About one in five people in the United States will be diagnosed with a rare cancer, which is a disease that is uncommon and for which information may be difficult to find. Many rare cancers are incurable or have few treatment options, and patients with rare cancers face significant challenges. A recent study found that patients with rare cancers face late or incorrect diagnosis, lack of clinical expertise, and lack of research interest and development of new therapies.
In recent years, biomarker (molecular) testing has emerged as a useful tool to aid in the identification of targeted therapies that will be most effective in treating a patient's specific cancer. Biomarker testing refers to the analysis of a specific mutation, gene alteration, or protein expression from a patient’s tissue or blood sample. Unfortunately, there are still barriers to the acceptance and integration of this testing into routine care. Barriers include effective communication (between providers and patients) about biomarker testing, identifying when to order the test and at what time, and insurance coverage.
Currently, few patients have access to biomarker testing. However, benefits of biomarker testing are known. Up to 40 percent of patients with cancer who receive molecular testing have a biomarker with a treatment that is currently available. This means patients are missing out on the opportunity to receive the right treatment for their disease.
Introduced in 2021, the Cancer Patient Equity Act seeks to provide coverage of certain cancer diagnostic and laboratory tests under Medicare, Medicaid, and the Children's Health Insurance Program. The bill specifically looks to mandate coverage for molecular testing at the time of diagnosis and develop an education and awareness program (in coordination with the Department of Health and Human Services and director of the National Human Genome Research Institute) on genomic testing, how it is used, and the role of genetic counselors. "These targeted reforms will have a meaningful impact on accelerating the development of treatments for rare cancers and will remove bureaucratic hurdles that currently keep cancer patients from accessing diagnostic screening and effective treatments by qualified specialists," said Congressman Gus Bilirakis (R-FL).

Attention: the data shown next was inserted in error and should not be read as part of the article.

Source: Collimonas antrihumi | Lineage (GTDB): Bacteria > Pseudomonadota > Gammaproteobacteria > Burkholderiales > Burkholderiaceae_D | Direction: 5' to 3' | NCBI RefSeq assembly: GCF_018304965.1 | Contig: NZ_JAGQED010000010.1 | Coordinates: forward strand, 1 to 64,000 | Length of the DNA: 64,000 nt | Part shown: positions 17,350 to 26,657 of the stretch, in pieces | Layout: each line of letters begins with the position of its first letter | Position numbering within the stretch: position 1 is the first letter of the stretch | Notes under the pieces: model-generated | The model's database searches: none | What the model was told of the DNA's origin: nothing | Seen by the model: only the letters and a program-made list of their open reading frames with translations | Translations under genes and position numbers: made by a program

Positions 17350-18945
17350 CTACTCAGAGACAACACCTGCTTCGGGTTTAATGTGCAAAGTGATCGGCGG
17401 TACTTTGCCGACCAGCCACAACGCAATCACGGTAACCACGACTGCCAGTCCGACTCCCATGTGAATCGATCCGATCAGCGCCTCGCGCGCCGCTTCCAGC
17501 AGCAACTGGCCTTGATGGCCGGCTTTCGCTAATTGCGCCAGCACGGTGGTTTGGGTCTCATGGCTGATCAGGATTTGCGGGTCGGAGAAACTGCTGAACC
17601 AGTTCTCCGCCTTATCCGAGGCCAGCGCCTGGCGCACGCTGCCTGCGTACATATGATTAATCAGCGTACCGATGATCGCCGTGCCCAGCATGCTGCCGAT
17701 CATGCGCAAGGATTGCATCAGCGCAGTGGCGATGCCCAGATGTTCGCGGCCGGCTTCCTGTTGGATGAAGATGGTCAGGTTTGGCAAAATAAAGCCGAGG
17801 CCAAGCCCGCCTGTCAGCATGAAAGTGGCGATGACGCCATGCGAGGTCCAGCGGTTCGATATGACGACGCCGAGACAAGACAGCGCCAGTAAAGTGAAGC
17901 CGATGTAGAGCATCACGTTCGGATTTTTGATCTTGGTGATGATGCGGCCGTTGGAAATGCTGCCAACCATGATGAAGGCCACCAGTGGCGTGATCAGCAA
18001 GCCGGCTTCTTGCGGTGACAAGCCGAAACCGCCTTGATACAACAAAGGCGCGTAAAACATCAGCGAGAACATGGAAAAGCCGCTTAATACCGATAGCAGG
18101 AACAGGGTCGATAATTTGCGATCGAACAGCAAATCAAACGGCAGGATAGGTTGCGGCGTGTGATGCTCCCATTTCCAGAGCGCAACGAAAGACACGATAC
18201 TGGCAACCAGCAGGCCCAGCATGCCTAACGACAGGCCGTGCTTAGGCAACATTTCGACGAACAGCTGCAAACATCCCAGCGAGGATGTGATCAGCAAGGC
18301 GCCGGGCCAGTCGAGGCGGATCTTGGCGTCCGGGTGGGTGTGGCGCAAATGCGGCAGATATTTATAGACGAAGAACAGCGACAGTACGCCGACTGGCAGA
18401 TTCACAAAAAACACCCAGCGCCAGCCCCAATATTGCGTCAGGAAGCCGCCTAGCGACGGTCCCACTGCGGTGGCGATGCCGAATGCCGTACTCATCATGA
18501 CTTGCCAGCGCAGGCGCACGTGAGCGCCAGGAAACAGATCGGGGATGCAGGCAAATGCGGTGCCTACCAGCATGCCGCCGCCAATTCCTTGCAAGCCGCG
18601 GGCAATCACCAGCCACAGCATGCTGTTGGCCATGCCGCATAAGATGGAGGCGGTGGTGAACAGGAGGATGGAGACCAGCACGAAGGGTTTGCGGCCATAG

On Thursday, October 6, 2022, a congressional briefing was held to raise awareness of the bill and seek co-sponsors. Attendees heard from senators, representatives, and patient advocates—all stressing the importance of providing equitable access to molecular testing. The briefing was also a call to action for those on the call to reach out to their legislators to advocate and ask them to sign on to the bill.
For those who are interested in getting involved or looking to support the Cancer Patient Equity Act, you can reach out to your legislator and request them to sign on or vote for its passage. “Today’s message is clear; all patients need access to molecular testing,” said Phylicia Woods, Esq., cancer advocacy expert.
Learn more about molecular testing and cancer diagnostics, including available tools and resources for the multidisciplinary team, on ACCC’s website.
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